Q. How do we balance the popping up of creative ideas with the indifference needed in meditation? I am a story writer & tend to hold on to story ideas that pop up when I am sitting idle or in meditation.
A. Nothing is needed in meditation. Meditation is not an activity to achieve an outcome. When we sit for meditation, we simply allow whatever arises in consciousness. Trying to hold on to an outcome, like an expectation of indifference, is not meditation.
Indifference is a fear-based reaction of the mind. Someone has to be there to be indifferent to something. And meditation is not about gaining anything but losing that which is irrelevant. Meditation is about freedom. Allowing things to simply “be.” It’s not about mind control.
We’re not in meditation when we sit with our eyes closed. We’re not in meditation when we see thoughts appearing in awareness. We’re in meditation when the meditator disappears, and all that remains is the presence or empty awareness.
Although you didn’t specify what you mean by indifference, I assume, from the context, that it is indifference towards the thinking mind. What you refer to as indifference, I call witnessing. There’s a difference between observation and witnessing.
When observing thoughts, there’s an observer or sense of personal self that identifies with a particular set of thoughts and condemns the others. The observer continuously labels, judges, and sometimes even reacts to thoughts.
“I like this,” “I don’t like that,” “I should not be thinking all this,” “meditation is useless,” “why am I wasting my time sitting here with eyes closed when I can be productive and write something.” The observer clearly distinguishes between what’s desirable and what’s not.
However, witnessing is impersonal. When witnessing happens, there’s no individual analyzing the contents of the mind. The ego or the personal self drops the resistance, realizing that it’s not the creator of thoughts. It watches ceaselessly without labeling, judging, or reacting to anything.
Therefore, the indifference you’re talking about is not a state that the mind can forcefully sustain. However, in your particular case, the creativity wants to unleash.
So why offer resistance? Watch it all. Let the mind exhaust. It’s a sign that your creative center is awakening. The story ideas come to you because the creative energy tries to express itself. After meditation, write those ideas on paper and contemplate them.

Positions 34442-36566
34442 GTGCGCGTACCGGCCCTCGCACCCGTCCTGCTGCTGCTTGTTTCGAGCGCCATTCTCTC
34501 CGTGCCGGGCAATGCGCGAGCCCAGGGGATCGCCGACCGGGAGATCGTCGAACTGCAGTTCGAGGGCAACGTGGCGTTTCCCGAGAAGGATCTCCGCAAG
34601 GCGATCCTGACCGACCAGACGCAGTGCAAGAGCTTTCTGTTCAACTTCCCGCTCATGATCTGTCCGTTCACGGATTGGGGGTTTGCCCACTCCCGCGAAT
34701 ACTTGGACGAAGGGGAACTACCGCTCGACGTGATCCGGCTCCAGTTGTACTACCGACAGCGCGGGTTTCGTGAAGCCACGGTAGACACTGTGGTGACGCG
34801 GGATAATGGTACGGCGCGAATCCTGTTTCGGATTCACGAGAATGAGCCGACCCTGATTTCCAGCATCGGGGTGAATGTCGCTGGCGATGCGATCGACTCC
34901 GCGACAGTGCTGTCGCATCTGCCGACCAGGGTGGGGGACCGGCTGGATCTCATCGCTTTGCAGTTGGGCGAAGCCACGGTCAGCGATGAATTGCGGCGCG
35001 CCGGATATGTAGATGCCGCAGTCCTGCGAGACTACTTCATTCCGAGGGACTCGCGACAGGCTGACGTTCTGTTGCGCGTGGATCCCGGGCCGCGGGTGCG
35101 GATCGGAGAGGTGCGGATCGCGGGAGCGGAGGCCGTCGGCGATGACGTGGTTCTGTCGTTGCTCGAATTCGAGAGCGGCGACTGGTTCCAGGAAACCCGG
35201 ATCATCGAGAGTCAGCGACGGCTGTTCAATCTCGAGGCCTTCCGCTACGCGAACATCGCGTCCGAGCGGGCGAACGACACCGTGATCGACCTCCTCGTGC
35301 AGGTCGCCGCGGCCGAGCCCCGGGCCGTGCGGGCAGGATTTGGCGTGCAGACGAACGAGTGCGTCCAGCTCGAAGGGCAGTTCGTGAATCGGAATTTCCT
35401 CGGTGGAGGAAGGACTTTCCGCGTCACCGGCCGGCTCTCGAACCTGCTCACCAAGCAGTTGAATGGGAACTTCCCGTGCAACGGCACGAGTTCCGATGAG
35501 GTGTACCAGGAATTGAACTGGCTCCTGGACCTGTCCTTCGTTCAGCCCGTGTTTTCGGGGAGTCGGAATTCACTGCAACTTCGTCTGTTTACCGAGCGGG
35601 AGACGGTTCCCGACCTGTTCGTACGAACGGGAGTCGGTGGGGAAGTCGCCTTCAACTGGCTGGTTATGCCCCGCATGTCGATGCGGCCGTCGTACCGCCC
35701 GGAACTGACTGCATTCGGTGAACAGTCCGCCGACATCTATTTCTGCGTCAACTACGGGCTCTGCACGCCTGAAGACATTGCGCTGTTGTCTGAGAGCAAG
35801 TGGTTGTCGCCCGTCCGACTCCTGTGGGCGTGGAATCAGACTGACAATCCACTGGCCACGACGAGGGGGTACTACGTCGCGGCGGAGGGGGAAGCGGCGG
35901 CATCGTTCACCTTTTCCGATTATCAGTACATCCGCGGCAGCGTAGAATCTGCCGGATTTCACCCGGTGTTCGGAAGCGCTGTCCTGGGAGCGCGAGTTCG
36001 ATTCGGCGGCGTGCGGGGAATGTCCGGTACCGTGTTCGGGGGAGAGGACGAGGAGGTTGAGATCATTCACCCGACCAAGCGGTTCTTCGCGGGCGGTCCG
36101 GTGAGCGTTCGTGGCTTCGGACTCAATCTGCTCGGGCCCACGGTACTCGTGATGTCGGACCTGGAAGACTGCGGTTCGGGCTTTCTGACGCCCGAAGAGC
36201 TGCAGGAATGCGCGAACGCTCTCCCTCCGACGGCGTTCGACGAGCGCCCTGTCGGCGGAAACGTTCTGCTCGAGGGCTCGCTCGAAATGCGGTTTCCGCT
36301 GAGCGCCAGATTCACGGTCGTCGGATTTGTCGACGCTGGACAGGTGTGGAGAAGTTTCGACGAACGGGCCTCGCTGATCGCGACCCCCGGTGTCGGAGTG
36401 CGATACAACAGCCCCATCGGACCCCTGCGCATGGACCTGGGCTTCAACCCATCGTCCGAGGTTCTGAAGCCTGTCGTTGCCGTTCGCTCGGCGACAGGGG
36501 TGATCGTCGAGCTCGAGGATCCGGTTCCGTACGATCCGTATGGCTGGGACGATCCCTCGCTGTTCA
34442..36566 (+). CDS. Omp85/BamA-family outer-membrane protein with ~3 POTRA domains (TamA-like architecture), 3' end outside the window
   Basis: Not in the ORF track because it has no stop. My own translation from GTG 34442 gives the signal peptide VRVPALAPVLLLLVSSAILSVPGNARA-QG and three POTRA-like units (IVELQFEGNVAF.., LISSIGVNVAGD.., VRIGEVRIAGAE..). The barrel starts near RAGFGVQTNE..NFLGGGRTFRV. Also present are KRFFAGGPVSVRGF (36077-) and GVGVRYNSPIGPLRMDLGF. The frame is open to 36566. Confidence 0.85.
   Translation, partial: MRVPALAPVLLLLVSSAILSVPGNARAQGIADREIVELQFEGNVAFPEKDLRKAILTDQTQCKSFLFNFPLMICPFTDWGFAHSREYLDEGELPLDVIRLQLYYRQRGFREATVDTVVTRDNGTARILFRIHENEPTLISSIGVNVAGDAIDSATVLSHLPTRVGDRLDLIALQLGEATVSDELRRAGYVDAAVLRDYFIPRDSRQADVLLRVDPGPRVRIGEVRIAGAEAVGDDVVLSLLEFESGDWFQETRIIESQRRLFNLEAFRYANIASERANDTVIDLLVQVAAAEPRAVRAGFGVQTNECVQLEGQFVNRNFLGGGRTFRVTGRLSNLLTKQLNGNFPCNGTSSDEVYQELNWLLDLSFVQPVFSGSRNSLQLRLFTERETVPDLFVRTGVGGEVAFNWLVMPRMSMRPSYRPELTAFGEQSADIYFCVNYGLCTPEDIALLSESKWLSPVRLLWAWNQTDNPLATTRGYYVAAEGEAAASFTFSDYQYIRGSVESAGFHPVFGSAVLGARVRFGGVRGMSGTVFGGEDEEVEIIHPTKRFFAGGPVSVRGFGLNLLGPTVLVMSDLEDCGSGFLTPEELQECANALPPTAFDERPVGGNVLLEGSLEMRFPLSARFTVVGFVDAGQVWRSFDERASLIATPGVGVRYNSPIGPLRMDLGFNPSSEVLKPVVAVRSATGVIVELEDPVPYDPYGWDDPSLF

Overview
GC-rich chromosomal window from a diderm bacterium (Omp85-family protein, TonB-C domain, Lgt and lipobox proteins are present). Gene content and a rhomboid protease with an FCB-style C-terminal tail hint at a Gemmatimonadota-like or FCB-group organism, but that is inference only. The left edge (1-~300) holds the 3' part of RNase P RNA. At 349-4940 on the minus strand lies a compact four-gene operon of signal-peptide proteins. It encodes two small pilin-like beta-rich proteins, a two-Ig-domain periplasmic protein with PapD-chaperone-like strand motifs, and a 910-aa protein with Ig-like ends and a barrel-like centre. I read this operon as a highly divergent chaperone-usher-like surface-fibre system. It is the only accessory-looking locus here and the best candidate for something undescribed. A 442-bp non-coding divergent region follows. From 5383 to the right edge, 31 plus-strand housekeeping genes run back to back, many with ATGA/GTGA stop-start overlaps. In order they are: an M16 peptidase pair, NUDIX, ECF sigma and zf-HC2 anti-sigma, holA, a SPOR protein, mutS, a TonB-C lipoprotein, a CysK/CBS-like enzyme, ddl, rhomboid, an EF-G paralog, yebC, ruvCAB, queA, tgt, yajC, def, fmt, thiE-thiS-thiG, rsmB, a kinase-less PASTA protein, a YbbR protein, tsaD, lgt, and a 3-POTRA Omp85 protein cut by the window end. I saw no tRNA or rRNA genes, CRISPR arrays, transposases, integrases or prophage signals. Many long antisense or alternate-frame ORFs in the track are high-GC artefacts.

That’s not the problematic thinking mind but the working mind in action. The meditation creates a space for these ideas to appear from the vast depths of the mind.
I have gone through this phase myself. Allow these ideas to emerge and channel them through a medium like books, podcasts, or whatever you prefer.
However, if there’s an apprehension about how others will perceive the ideas, that’s the thinking mind in action. Again, it’s not undesirable or desirable. It simply is “what is.”
Most people feel sleepy in meditation (which is expected in the early stages as the mind’s conscious surface begins to calm), but your mind seems to be activated. And that’s okay.
Let that creative energy flow. Don’t worry about how the meditation is progressing. The idea of meditation is not to become a good meditator.
If you become a good meditator and convince yourself that you’re in peace, the ego will find a backdoor entry, which can be devasting. Peace will happen.
Since you’re a story writer, I’ll tell you a short story about a Zen master and one of his students who was struggling with overwhelming thoughts in meditation.
Once a Zen practitioner got disillusioned with his meditation practice. He approached his Master in frustration and complained, “Master, I have failed! I can’t do it anymore!”
Hearing his words, the Master asked, “What happened? Why are you so upset?”. The student replied, “No matter what, I can’t get rid of the negative thoughts. The moment I close my eyes, my mind becomes extremely restless, and no matter how hard I try – I can’t calm myself.”
The Master understood the problem and suggested a slight modification to the method of meditation. He asked the student to collect a bowl and some white and black colored pebbles and place them side by side.
He told the student that every time an afflicting thought comes to his mind, he should put a black pebble in the bowl, and whenever a positive one comes, he should put the white pebble in the bowl.
And after completing the meditation, he should check the bowl to see how many black and white pebbles remain.
For a few months, the bowl remained full of black-colored pebbles. But as time progressed, the bowl started filling with some white-colored pebbles. As some more time passed, the bowl started filling with equal quantities of black and white pebbles.
Finally, after a few years, the bowl had all the white pebbles and just a few black ones. At this stage, the student fully understood the nature of his mind.
Trying to control the mind to achieve a desired outcome or state is futile. It’s because the mind, by nature, wants to cling to what it perceives as desirable.
As one enters the deep states, both the white and black pebbles become irrelevant cause there’s no one meditating. Only the ever radiant presence remains. And in that presence, everything is accepted.
I hope I understood your question correctly and that this answer is helpful. Take care.